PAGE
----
Ann Thicknesse (née Ford, 1737–1824) has interested me for some time. A talented musician and writer, she was known primarily to me as the author of the three-volume biographical dictionary, Sketches of the Lives and Writings of the Ladies of France (1778-81), from which the magazine reprinted a number of extracts in the early 1780s, and upon which Matilda Betham and Mary Hays drew in their own biographical works a few decades later.  Thicknesse was much later the author of a now relatively obscure (and not desperately good ) novel entitled The School of Fashion (1800).
I didn’t know a great deal about Thicknesse’s life, beyond the fact that it was long and that she had had to rebuff in print the taint of scandal as a young woman when Lord Jersey, a considerably older and married admirer, tried and failed to make her his mistress. In 1762, Ann became Philip Thicknesse’s third wife, months after the death of his second wife (and Ann’s close friend), Elizabeth. They would have several children together (quite how many is disputed) and were married for thirty years until Philip’s death in France in 1792 on the last of their many European travels together.
Ann’s life and career are documented in various places including the Oxford Dictionary of National Biography and the indeispensible Orlando database of women writers in Britain. Both acknowledge that her writing career began in the 1760s with the publication of a staunch defence of her reputation in the face of Jersey’s allegations as well as two musical primers. A hiatus followed until the publication of Sketches in 1778, one that seems entirely natural given the amount of time Ann spent being pregnant, giving birth to and raising children in the next decade and a half.
But the note in the Lady’s Magazine’s ‘Correspondents’ column about the work entitled ‘Advice to her Daughter’ indicated clearly that this hiatus might not have been as long as we had suspected, and that Thicknesse’s literary career might have pre-dated the publication of Sketches. But what was the ‘Advice’?
‘Mrs. T-ss’s Advice to her daughter’ was an original conduct-book serial published in thirteen parts in the Lady’s Magazine between 1775 and 1776. The opening installment of serial, which takes the form of letters on different themes, was accompanied by an editorial note stating that ‘these letters are the real sentiments of the lady who wrote them, and who meant to leave them in manuscript as a legacy to her daughters’, before she was persuaded to send them to the Lady’s Magazine’s publisher, George Robinson, by ‘a friend’ (6 [June 1775]: 294). The daughter addressed in the letters is named Charlotte, likely Ann and Philip’s daughter, Sophia Charlotte Thicknesse, born in June 1763. (The Thicknesse family name usually appears without the final ‘e’ in the historical record, just as Ann’s blanked out name also omitted the ‘e’ in the title of her series for the magazine.)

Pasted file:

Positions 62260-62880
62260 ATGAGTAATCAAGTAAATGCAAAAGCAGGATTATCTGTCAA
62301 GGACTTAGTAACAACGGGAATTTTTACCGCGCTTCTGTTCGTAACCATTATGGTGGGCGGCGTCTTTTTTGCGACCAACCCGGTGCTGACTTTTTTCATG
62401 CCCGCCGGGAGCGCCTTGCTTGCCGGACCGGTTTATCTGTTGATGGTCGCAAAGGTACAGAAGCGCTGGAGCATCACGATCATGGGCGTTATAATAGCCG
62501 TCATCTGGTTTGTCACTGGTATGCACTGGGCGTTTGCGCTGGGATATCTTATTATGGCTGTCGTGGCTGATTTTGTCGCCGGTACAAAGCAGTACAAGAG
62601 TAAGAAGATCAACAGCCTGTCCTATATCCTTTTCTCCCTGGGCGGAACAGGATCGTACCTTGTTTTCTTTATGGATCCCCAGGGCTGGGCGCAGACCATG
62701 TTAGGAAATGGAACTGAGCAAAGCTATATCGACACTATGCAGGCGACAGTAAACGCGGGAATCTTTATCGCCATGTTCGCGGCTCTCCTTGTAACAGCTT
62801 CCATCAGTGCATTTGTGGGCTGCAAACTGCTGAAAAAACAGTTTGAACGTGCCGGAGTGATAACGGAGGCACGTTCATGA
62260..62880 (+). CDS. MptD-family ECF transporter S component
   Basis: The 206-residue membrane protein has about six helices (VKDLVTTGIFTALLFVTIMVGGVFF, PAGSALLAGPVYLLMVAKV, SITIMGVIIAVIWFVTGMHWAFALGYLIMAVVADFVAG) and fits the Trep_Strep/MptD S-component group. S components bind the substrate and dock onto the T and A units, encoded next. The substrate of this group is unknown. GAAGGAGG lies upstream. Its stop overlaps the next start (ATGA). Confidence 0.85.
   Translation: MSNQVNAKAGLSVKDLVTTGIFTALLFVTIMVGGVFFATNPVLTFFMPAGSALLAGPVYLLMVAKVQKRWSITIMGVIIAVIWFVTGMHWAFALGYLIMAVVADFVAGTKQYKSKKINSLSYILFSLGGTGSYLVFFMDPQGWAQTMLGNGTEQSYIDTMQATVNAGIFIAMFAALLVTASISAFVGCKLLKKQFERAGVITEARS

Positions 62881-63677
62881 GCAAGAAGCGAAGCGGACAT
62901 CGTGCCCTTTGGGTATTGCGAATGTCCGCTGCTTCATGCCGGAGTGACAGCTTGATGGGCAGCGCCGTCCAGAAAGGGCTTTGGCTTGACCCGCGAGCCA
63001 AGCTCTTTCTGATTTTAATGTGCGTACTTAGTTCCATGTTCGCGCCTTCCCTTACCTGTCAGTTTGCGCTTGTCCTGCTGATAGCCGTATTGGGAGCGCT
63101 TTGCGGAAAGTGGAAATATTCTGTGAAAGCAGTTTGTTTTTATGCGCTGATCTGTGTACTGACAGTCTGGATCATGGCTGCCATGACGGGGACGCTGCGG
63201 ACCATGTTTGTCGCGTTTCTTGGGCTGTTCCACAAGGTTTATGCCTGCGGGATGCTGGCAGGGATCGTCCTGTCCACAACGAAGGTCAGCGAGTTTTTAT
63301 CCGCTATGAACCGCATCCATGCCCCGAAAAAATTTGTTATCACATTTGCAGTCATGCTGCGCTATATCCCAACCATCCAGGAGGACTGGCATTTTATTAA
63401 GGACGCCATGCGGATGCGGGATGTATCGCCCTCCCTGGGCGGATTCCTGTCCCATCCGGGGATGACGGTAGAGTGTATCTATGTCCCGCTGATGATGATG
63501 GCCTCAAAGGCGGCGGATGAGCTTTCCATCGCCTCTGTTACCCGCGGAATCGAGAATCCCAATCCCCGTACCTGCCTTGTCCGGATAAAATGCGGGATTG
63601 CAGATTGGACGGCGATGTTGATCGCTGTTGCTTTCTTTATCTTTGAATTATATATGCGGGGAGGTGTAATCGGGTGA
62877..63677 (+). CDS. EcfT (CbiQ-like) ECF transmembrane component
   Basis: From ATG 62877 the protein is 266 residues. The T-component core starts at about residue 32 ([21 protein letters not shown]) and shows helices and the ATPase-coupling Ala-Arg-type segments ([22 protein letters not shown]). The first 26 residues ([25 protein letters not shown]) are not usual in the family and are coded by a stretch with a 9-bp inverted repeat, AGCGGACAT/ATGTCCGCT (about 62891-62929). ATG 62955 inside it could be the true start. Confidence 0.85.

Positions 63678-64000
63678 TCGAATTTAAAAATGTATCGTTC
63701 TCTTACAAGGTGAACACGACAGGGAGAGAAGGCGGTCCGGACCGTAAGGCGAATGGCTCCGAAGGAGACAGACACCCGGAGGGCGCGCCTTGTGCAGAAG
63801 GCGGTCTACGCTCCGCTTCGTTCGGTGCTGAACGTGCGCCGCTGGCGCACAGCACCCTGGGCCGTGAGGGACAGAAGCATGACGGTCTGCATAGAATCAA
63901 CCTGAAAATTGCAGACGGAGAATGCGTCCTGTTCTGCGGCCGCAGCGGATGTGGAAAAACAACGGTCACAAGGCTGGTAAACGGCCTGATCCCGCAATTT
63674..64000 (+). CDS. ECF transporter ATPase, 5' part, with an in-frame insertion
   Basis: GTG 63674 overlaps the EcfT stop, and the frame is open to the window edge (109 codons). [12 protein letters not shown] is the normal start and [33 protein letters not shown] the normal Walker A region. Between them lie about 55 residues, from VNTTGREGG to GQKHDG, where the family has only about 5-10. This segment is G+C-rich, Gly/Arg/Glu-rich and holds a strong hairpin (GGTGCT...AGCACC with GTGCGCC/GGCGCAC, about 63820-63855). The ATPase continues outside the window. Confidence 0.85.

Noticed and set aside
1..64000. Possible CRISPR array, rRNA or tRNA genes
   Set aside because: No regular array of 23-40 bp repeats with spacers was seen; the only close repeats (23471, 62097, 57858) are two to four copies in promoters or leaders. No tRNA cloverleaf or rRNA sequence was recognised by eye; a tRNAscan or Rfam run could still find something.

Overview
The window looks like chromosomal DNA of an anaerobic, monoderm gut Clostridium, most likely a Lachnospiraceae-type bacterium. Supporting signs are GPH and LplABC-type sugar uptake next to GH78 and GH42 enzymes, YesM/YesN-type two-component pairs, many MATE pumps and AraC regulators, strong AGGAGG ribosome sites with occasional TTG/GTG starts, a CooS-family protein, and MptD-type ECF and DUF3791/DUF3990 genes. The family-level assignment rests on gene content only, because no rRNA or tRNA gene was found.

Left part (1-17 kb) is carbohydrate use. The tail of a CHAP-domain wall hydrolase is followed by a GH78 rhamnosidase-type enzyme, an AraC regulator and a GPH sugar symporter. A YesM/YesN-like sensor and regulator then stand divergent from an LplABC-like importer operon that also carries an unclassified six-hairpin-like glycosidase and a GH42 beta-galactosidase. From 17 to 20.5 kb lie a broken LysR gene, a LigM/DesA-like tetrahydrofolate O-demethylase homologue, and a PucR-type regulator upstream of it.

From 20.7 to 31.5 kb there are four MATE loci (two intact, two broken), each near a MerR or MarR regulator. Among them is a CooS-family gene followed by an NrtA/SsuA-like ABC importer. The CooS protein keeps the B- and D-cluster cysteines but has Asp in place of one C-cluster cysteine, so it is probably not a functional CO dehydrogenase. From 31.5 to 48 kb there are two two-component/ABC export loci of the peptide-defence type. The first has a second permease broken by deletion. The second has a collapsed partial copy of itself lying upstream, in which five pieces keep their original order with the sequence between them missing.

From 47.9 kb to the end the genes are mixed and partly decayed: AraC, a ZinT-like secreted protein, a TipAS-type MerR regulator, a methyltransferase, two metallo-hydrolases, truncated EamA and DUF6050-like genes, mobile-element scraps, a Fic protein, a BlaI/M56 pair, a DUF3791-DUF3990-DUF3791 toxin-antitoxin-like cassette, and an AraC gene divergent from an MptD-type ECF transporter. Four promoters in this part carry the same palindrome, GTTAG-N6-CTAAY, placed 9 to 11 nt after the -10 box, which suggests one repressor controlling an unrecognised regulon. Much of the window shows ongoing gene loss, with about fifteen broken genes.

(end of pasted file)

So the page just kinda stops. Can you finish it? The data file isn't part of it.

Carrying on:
I’ve long been intrigued by ‘Mrs. T-ss’s Advice to her daughter’, not least because of its worldly but conservative views on three of my favourite preoccupations: dress, masquerades and dancing, all of which, Mrs. T. pointed out, had the potential to make women ‘disgustful’ in the eyes of others. But Thicknesse’s more reactionary views sat alongside her deep-seated conviction in the potential of the female mind.
‘Mrs. T-ss’s Advice to her daughter’ was not Thicknesse’s first published work but it was, arguably, her first recognizably literary work and now it has been identified as her work should be seen as an important precursor (literally and thematically) to her famous Sketches. Whether she wrote other original pieces for the Lady’s Magazine or other periodicals is not yet known.
As I wonder how many other notable women writers published works we have yet to discover in the Lady’s Magazine and rival periodicals I realize that while the book I am writing will get written some time in the not too distant future, the Lady’s Magazine project will always feel open-ended for me. There is still, I feel, so much to find out and so much I want to know.
 Sketches is in fact an an unacknowledged translation of Joseph La Porte’s Histoire littéraire des femmes françoises (1769). I am grateful to Gillian Dow for pointing me in the direction Séverine Genieys-Kirk’s ‘The Turbulent Seas of Cultural Sisterhood: French Connections in Mary Hays’s Female Biography’ (1803), Women’s Writing, 25:2 (2018): 167-85, for more information on this. (DOI: 10.1080/09699082.2017.1387337)
Prof Jennie Batchelor
School of English
University of Kent